Most of the time, and for good reason, the topic of computational complexity is relegated to masters and dissertation level courses in computer science (and sometimes physics). The problems they reference are vastly beyond putting irregularly shaped objects in a box: they’re more along the lines of determining the existence of an optimal outcome to a game of generalized chess. Where the difficulty of finding a solution is concerned, they deal not with solutions that take hours or days but at times multiples of the theorized lifetime of the universe to compute. There is some debate over whether even quantum computers will be of use in solving the hardest of the NP-Hard problems.
But this class of difficult (often near impossible) problems to solve which are even more difficult (and perhaps effectively impossible) to check solutions to isn’t consigned to scientific esoterica: human beings face them daily. Starting a new job, making decisions about saving or consumption, and a vast variety of other choices are, technically, NP-hard: even when binary decisions are involved, the number of considerations that make the perfect course of action is shrouded by uncertainty and changing situations, and that same array of conditions make looking back to determine if the correct option was selected an exercise in futility. Although we often give ourselves the benefit of the doubt, determining that in a past situation we picked the indisputably best alternative among what could be thousands of choices is probably not possible other than by force of sheer randomness.
Many NP-Hard problems, both in theory and in human life, involve optimization.
And I say “probably not possible,” because as mentioned previously: proving that an issue falls within the category of NP-Hard is itself NP-Hard. I can’t prove it, and even if I could it would be impracticable for me or anyone else to substantiate.
If so much is unsolvable, how do we solve anything?
If this framing sounds nihilistic, it isn’t meant to; nor is the epistemological concept itself. Few would be surprised to learn that there are some questions for which there will never be clear answers, or that looking back upon past decisions is at times maddeningly inconclusive. (And again, even when we tell ourselves we made the perfect choice at a perfect time or place, we are more likely engaging in harmless self-aggrandizement.)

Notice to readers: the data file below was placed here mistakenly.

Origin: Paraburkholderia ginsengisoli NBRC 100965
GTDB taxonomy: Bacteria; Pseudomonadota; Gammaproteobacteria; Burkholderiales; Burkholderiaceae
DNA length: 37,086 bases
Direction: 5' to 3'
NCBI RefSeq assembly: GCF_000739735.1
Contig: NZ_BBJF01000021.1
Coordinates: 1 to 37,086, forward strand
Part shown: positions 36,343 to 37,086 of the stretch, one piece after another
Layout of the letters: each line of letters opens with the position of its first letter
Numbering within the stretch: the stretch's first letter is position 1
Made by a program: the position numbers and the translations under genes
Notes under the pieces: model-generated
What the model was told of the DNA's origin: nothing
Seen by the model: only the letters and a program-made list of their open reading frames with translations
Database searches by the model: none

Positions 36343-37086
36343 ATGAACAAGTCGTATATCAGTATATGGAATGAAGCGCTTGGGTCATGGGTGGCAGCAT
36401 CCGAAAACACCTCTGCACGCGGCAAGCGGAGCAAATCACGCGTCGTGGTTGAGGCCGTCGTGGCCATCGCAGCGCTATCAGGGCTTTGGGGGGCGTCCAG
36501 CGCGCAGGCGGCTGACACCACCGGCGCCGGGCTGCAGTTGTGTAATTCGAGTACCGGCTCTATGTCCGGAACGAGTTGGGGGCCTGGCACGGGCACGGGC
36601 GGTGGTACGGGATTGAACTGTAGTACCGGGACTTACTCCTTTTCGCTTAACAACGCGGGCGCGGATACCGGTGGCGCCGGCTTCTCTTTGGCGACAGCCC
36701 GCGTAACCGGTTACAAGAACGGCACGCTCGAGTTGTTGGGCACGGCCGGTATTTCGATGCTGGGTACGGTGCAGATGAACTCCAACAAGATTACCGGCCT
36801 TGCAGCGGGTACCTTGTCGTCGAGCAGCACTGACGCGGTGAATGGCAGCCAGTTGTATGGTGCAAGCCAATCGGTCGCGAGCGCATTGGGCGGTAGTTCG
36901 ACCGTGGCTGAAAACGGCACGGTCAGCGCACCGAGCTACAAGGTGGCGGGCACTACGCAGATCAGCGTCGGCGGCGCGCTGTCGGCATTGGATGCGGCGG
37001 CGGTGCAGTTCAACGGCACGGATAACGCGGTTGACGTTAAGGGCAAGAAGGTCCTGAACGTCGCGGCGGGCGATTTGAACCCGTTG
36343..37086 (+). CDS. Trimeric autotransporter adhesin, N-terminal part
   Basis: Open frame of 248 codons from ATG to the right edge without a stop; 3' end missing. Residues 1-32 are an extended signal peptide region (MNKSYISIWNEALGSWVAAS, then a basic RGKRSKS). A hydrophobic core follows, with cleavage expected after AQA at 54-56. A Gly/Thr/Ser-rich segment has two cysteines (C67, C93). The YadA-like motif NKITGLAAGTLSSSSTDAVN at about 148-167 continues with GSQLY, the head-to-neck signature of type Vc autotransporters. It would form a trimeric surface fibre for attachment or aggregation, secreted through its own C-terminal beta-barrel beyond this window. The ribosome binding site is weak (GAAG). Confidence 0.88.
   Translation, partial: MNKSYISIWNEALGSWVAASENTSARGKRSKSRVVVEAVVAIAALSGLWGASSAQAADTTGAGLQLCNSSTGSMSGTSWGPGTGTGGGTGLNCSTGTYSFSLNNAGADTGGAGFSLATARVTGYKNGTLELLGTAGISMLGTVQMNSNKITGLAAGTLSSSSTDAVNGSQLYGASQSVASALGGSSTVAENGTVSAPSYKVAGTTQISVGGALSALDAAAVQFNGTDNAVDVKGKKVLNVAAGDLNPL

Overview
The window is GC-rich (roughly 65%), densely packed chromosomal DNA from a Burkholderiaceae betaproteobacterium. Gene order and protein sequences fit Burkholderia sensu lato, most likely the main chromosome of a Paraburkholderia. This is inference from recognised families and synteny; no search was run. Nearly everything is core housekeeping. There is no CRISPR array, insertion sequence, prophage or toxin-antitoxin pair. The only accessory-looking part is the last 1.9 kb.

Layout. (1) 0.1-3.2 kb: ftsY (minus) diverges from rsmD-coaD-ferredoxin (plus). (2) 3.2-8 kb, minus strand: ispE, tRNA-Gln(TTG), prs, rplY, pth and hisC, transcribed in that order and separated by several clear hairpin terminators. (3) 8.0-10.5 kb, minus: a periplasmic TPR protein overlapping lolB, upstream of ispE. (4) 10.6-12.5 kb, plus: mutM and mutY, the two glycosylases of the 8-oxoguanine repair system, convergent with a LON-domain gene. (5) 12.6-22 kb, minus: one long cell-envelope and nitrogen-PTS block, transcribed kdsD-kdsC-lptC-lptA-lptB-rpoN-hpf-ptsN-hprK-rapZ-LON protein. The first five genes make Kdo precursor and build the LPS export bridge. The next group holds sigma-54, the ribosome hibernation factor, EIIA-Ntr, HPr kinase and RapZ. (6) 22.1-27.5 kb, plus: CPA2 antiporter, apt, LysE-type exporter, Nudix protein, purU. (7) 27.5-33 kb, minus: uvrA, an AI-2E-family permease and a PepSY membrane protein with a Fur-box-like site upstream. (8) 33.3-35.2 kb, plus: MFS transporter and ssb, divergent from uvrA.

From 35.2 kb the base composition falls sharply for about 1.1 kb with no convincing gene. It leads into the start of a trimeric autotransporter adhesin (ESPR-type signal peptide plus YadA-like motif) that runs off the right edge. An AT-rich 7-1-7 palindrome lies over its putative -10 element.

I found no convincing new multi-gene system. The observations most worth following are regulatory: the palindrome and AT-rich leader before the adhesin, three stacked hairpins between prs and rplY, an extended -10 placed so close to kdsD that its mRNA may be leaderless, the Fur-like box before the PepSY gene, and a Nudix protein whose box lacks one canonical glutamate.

So how do human beings solve problems? First, some NP-Hard problems are basically solvable using simple but powerful tools. While many of the decisions and challenges we face may technically be NP-Hard (“What degree program should I enter?”), we don’t allow them to flourish in all of their intractable glory. While the definition of intelligence remains inconclusive, millions of years of evolution have resulted in the human mind coming ‘pre-loaded’ with heuristics: we accumulate rules of thumb, put together past experiences to construct educated guesses, and we are born with the ability to conduct basic empirical analysis. All of these, further, are added to and honed with time and experience.
In short, human minds automatically jump over, cut through, and steer around uncountable solutions which are either obviously incorrect or don’t meet other qualifications of our solution-seeking process, and focus only upon that set of solutions which appear to. And all along, time-preference, social, and cultural factors weigh into and influence the selection of our final choice. Moreover, success or failure of chosen heuristics influences both which ones and the order in which they are brought to bear on problems in the future, which has further influence on our problem-solving ability.
What’s the point of all this?
We have been watching, for months, as high-powered quantitative methods have been applied to interpret and predict the rapidly changing circumstances of a pandemic. And deeply embedded within that environment are a variety of social science issues. But despite sometimes acknowledging the challenges of boiling down the actions of hundreds of millions or billions of people to agents in an agent-based model or nodes and arcs in a network model, that method of informing policy seems to be continuing unabated.
Inside the mind of every individual, scores of NP-Hard problems are being worked out: some so quickly as to be instantaneous, and others in a stepwise fashion of days, years, or decades. In the aggregate, deciphering the ways in which enormous masses of individuals will move or act is, similarly, an NP-Hard problem. The outcome of the collisions of individual responses to NP-Hard problems (and, to be sure, all of the other problems in other categories that people face) is utterly and wholly unpredictable; as intractable in the aggregate as in each of hundreds of millions or billions of minds.
Life is NP-Hard, and attempting to express that mentation in a few lines of code is imprudent, yet in and of itself probably harmless. But bringing those projected outcomes to politicians, who have neither the inclination to be skeptical or incentives to act cautiously, is dangerous.